Back in July, the White House Council of Economic Advisers (CAE) posted a thoughtful article on its blog titled Historical parallels of the current inflationary episode. The article analyzed six increases in inflation since World War II and argued convincingly that current events are nothing like the 1970s. On the contrary, the closest equivalent to inflation in 2021 is the first of these episodes, the price escalation that occurred between 1946 and 1948.
The consumer price index released last Wednesday was ugly; inflation is heating up considerably more than many of us anticipated. But this in no way contradicts the CEA analysis; on the contrary, the similarity to inflation in the immediate post-conflict years appears stronger than ever. What we experience now is much more like 1947 than 1979. And here’s what to know about that spike in inflation in 1946-1948: it was an isolated event, not the beginning of a protracted price and wage spiral. . And the biggest mistake politicians made in responding to this increase was not understanding its transitory nature: they continued to fight inflation even when it was no longer a problem, and in doing so they contributed to the recession of 1948. -1949.
As for this week’s CPI: it resembled the classic story of inflation caused by an overheated economy where there is too much money in search of too few goods. In early 2021, the price hike was narrowly based, driven largely by food, energy, used cars and services such as air travel, which were beginning to recover from the pandemic. Now that’s not so true: it appears that demand is outpacing supply in almost every sector of the economy.
One caveat in this story is that total demand in the United States does not actually seem that high; Real GDP, which is equivalent to real spending on goods and services produced in the United States, is still 2% below the economic capacity that would have been expected if the pandemic had not been unleashed. But it is a skewed demand, as consumers buy fewer services and more goods than before, putting pressure on ports, road transport, warehouses and more. These supply chain problems have been exacerbated by the global shortage of chips, coupled with the “Great Resignation”, the reluctance of many workers to return to their old jobs. That is why inflation is skyrocketing. On the bright side, jobs have rarely been so plentiful for those who want them. And contradicting the cliché, current inflation is not hurting the poor any more: wage increases have been especially rapid for the lowest-paid workers.
In other words, what can inflation from 1946-1948 teach us in 2021? Then as now there was a spike in consumer spending, as families rushed to purchase goods that had not been available during the war. Then as now, the economy took time to adjust to a big change in demand; in the 1940s, the shift from military needs to civilian ones. Then as now, the consequence was inflation, which in 1947 reached a maximum of close to 20%. And inflation didn’t stick to food and energy either; Wage increases in the manufacturing sector, which was much more representative of the economy as a whole in 1947 than today, peaked at 22%.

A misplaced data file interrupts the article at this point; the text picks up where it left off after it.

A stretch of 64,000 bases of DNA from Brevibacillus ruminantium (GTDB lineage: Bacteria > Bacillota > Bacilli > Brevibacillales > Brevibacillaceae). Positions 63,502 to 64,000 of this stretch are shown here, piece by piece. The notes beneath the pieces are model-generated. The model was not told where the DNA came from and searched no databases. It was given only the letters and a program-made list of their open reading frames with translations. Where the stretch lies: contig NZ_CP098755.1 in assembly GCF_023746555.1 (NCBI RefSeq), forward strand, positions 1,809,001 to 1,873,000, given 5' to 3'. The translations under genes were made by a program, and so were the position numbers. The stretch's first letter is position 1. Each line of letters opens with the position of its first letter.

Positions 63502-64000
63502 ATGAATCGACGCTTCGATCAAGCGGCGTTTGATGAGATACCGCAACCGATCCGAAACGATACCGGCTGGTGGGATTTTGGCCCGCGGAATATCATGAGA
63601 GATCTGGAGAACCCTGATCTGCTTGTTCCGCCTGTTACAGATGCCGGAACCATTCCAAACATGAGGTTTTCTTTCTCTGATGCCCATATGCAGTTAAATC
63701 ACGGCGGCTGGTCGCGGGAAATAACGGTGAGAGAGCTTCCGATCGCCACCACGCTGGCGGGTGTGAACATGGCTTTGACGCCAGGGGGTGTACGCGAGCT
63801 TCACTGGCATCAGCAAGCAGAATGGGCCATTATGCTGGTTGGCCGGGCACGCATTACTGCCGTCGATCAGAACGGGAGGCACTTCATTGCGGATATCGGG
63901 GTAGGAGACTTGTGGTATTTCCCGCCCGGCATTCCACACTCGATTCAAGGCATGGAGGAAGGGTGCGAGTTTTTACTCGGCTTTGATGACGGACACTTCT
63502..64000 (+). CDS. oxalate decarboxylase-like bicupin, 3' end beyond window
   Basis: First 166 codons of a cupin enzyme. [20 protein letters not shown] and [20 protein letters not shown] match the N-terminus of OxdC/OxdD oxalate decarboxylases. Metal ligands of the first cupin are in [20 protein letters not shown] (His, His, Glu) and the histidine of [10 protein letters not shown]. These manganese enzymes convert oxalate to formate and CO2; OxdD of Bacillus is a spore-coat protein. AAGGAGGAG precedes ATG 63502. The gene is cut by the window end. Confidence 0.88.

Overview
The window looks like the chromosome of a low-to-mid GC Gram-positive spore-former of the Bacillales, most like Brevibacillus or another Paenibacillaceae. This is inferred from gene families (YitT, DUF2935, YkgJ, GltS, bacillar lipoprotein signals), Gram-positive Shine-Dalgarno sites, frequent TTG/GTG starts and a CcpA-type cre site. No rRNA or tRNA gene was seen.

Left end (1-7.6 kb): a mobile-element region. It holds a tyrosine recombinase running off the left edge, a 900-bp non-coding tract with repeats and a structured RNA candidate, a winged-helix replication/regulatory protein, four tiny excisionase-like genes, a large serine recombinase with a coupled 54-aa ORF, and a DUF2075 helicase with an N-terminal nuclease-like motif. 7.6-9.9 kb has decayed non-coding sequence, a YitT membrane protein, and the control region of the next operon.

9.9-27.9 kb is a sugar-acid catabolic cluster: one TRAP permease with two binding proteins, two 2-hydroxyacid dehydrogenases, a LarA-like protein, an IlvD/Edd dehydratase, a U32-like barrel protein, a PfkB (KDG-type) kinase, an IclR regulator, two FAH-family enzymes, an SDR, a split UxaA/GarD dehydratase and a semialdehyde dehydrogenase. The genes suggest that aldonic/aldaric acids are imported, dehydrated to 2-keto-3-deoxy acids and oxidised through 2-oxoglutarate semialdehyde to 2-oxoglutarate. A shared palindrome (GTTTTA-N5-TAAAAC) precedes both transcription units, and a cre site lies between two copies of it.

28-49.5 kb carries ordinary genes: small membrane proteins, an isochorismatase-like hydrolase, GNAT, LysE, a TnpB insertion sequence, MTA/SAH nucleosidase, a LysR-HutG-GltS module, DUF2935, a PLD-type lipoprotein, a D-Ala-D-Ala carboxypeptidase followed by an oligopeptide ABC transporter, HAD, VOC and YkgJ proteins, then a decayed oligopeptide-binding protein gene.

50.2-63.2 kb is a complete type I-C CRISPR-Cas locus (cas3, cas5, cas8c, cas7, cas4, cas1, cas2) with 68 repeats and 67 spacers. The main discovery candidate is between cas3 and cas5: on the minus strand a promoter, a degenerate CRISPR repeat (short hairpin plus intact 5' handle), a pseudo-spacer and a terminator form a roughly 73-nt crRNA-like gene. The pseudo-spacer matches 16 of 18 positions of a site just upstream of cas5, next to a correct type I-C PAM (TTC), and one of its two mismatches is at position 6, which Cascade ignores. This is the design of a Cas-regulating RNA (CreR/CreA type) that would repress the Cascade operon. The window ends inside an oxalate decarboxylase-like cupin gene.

But inflation did not last. It did not end immediately: prices continued to rise rapidly for well over a year. However, throughout 1948 inflation plummeted and by 1949 it had turned into a brief deflation.
So what does history teach us about the current spike in inflation? One of the lessons is that brief episodes of overheating do not necessarily lead to stagflation like the one in the 1970s: 1946-1948 did not cause long-term inflation, and neither did other episodes that look more like the current one. like World War I and the Korean War. Considering what happened in the 1940s, assertions that inflation cannot be transitory because it has been going on for several months are simply absurd. Oh, and for what it’s worth, the debt market does indeed predict a temporary rise in inflation, not a permanent rise. The returns on inflation-protected bonds maturing in the next two years are strongly negative, suggesting that investors anticipate rapid price increases in the short term. But long-term market inflation expectations remain stable.
Another lesson that is extremely pertinent at this time is that a sudden increase in inflation is no reason to cancel long-term investment plans. The sharp rise in inflation in the 1940s was followed by an epic period of public investment in America’s future that included the construction of the Interstate Highway System. That investment did not reignite inflation; if anything, by improving US logistics, it probably helped keep it low. The same can be said for the Biden administration’s spending proposals, which would not boost demand much in the short term, but would help increase supply in the long term.
So, yes, the inflation data has been bad, and let’s hope the next reports are better. But those who make rash comparisons to the 1970s and shout to heaven for stagflation are looking at the wrong story. The correct one tells us not to panic.
Paul Krugman He is a Nobel Prize in Economics. © The New York Times, 2021. News Clips translation.
Sign in to continue reading
Just by having an account you can read this article, it’s free
Thanks for reading EL PAÍS